To start this positive change moving, the plan asks us to commit to four big actions:

1

Invest in Our Food Economy

Invest in Our Food Economy calls us to support a new, diverse generation of food and farming entrepreneurs with training, education, preferential purchasing policies, and investments in food distribution infrastructure. These upstream investments are designed to pay increasing dividends over time as these entrepreneurs build local businesses and create jobs.

2

Invest in Our Health & Wellness

Invest in Our Health & Wellness calls us to address the continuing diet-related challenges in our community by creating networks of neighbor-to-neighbor support, and by engaging employers, teachers, and physicians as partners to promote healthy living. The strategies focus on the information gaps that make it hard to make good health choices.

3

Invest in Our Community

Invest in Our Community calls for a countywide commitment to reduce food insecurity and the socially corrosive impacts of poverty through more effective delivery of safety net services, increases in community self-sufficiency in food production, and increased availability of housing for food system workers. The strategies tackle hunger and poverty at three points: immediate need, long-term security, and lifting the most at-risk of us up into stable workforce housing.

4

Invest in Our Foodshed

Invest in Our Foodshed calls us to become stewards of our natural heritage by reducing greenhouse gas emissions generated from the food system, protecting scarce farm and ranch land, reducing food waste, and encouraging best practices for managing precious natural resources. The strategies are focused on opportunity areas where small investments can have big impacts.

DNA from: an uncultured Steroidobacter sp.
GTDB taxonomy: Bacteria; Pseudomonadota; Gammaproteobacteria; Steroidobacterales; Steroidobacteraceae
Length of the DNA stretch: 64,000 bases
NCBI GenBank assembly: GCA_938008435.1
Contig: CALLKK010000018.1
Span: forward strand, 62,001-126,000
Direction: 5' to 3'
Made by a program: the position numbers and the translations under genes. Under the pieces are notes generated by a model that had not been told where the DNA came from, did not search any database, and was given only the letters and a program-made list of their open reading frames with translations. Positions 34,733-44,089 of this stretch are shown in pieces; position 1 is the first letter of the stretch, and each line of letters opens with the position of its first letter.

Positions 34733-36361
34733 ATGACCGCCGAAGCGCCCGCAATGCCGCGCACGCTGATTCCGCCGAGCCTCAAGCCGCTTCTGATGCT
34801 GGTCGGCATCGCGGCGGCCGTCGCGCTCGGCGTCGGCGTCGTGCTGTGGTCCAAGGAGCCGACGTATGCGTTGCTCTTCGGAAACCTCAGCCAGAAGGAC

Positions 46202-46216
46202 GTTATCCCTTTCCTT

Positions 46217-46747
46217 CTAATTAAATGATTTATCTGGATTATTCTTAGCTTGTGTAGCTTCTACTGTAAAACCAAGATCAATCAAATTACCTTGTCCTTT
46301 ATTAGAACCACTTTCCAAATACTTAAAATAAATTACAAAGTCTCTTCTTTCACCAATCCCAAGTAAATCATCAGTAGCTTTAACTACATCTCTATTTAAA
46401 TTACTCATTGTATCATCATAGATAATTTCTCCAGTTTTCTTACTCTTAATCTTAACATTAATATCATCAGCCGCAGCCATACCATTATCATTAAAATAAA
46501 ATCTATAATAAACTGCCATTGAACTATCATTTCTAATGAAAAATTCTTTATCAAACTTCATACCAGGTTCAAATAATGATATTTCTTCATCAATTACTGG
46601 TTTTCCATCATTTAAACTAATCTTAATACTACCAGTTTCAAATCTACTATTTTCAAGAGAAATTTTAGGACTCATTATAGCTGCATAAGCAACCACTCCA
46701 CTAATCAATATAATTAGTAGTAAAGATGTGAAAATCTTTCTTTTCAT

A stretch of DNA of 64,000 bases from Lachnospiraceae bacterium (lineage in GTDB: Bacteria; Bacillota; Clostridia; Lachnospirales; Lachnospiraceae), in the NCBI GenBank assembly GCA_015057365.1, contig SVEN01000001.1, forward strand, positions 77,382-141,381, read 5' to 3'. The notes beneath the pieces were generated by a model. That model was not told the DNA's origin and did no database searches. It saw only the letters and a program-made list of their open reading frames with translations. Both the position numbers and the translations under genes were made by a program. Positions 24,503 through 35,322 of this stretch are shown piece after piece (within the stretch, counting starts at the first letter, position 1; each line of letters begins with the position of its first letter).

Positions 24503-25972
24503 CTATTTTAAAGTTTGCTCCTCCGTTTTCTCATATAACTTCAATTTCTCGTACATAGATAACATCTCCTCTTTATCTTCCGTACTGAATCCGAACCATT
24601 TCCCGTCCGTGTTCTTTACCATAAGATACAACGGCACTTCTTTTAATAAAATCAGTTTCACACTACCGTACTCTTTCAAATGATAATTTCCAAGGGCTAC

This plan, which is based on two years of community engagement with both grassroots and organizational/business leaders, is focused on opportunities. It is filled with success stories and models and programs that are ready to go to scale today. It avoids debating what or who is wrong out of a belief that change is rarely made this way.

We recognize that there are a number of issues that polarize our community – from farmworker housing and wages to pesticide use—and that some agriculture representatives, food justice advocates and environmentalists may not be completely satisfied with how these topics were addressed in the plan. However, it is our hope that by raising these important issues, the plan will serve as a platform for continued engagement on areas critical to the health of the food system and our county’s resilience. This plan explicitly intends to stand outside of the traditional polarization of our community between north and south County, agriculture and environment, and red or blue politics, and is intended to be the beginning of the dialog.

This is an ‘all in’ plan that calls for everyone of us, every part of the food and farm sector, to get engaged and get aligned. You do not have to agree with everything to get started. Together we can invest in a better future for the community, by focusing on the health, nutrition, job and business creation, and stewardship opportunities that our food and farming sector presents.

Together we can future proof our food system. All we need now is the will to act.